Gad’s blessing is that they will be successful in bringing all their men home from battle.  [v.19] “Vehoo Ya’good Uhkayv – and his troop will “heel”.  Rashi, they will retrace their footsteps homeward.  We know Eliyahu HaNavi comes from Shevet Gad.  Using connections based on words used in verses, we look at the word, “ukhayv” and see that it is the same as the word Eykev used in Sefer Devarim to remind us that “Ve’haya Eykev Tishmah’oon – it will be when you “heel” will listen”.  The two are inter-connected.  When will we get Mashiach; when will Elijah come bring us the tidings of world peace?   When we finally understand we must retrace our steps to keep every single one of the Mitzvos.

[v. 20] “from Asher will come Shmayna Lachmoh” fat breads”, Shmayna hinting to Shemen [oil] and Shemona [eight].  Olive oil brings intelligence and beauty.  More people from Asher’s tribe knew the exact sciences of setting the calendar, which takes broad knowledge of geography, astronomy and the concepts of time.  And the daughters of Asher’s tribe would end up marrying the Kohanim who wore Shemona (8 garments).

Yosef gets the bracha of no Ayin Harah, no jealous glances have impact on his descendants.  This is a direct reward of his actions.  When Eisav came out to “meet” with Yaakov, Yosef did not want Eisav leering or ogling his mother’s beauty.  Therefore, though a young lad, he stepped in front of mother and shielded her from Eisav.  Because he shielded his mother from Eisav’s eye, no ill-grudging glares or stares have any effect whatsoever on the members of his tribe.

Binyamin [v.27] “in the morning will eat a portion and in the evening will divide spoil” Rashi:  Shaul during the times in Israel “in the morning” will beat our enemies, but he left behind Agag and so “in the evening” during Galus-exile, Mordechai and Esther will divide the spoils of Haman, will do the mop-up work.  Guys, we all have a mission to do here on Planet Earth.  Mess up, and you might be leaving behind messy work for your descendants to have to cope with and execute.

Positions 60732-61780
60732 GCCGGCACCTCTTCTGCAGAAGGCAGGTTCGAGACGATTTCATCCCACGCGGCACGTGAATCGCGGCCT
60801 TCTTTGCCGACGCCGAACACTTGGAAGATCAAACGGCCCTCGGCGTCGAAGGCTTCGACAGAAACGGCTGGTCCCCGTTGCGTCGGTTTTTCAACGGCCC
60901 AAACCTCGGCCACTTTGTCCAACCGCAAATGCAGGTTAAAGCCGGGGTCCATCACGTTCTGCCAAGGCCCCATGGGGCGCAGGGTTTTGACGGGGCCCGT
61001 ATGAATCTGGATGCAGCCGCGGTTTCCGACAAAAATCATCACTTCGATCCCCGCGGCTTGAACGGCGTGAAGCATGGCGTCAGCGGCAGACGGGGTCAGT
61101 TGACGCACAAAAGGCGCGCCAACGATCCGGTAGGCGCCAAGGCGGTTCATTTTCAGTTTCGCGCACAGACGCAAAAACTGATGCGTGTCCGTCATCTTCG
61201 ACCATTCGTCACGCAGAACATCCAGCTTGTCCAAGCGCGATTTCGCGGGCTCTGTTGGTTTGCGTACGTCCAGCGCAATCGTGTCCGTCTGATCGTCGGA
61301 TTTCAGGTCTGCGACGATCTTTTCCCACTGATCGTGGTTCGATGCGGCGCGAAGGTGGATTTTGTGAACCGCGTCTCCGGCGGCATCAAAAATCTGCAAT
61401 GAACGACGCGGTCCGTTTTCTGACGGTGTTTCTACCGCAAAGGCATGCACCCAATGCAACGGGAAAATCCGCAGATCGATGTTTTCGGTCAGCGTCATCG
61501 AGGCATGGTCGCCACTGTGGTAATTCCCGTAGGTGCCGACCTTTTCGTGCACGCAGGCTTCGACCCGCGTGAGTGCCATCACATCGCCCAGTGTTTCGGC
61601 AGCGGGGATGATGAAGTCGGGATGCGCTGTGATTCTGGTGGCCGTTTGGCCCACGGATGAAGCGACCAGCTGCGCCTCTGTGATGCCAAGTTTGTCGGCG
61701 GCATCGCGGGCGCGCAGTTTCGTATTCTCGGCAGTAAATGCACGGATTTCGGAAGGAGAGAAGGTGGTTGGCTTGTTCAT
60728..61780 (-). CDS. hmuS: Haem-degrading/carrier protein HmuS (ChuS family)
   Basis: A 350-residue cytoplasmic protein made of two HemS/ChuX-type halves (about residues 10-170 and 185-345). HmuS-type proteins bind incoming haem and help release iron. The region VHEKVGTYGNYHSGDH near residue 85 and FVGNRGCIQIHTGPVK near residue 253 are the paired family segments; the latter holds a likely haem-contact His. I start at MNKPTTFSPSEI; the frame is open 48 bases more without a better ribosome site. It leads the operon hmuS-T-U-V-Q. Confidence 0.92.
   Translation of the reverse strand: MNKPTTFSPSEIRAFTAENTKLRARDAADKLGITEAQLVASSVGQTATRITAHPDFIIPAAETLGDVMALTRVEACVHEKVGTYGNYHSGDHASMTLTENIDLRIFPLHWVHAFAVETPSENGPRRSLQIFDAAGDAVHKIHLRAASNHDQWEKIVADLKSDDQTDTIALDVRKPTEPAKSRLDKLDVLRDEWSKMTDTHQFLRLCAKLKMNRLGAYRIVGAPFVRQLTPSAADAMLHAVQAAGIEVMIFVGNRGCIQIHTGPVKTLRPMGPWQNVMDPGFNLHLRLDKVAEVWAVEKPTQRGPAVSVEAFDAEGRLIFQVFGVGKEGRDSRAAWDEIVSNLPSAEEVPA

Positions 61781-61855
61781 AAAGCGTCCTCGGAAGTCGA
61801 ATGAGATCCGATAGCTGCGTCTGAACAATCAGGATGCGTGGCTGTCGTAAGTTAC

Yaakov finishes the blessings with more guidance.  [v. 28] ALL these are tribes of Yisroel, twelve.”  The message in this verse is that blessings come when we acknowledge each other and join together and respect each other.  All of us, Chassid or Misnaged, Sefardi or Ashkenazi, all of us are the tribes of Yisroel.  Heaven is big enough for all of us.   Without peace amongst us, without respect to our fellow Jew, the blessing is heading into a sieve.  We have to acknowledge all our brethren and make peace amongst ourselves, for unity is the vessel which “catches” the blessings and keeps it there for us.

[v. 29] “Each man like his blessing he blessed them.”  Each person in the world is unique.  We all have different jobs and different talents.  Our goal should never be to be someone else, but to realize our own strengths and talents – and to figure out our own mission in Hashem’s work.  That is why Yaakov gave each one of the Shevatim/tribes his own unique Bracha.  And gave them exactly what they needed for what they would have to do in the unfolding of history.

May we all be blessed “like our blessing” with the requisites we need to fulfill our unique missions.

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Teves Fast Days — Three Days of Tragedy, one after the other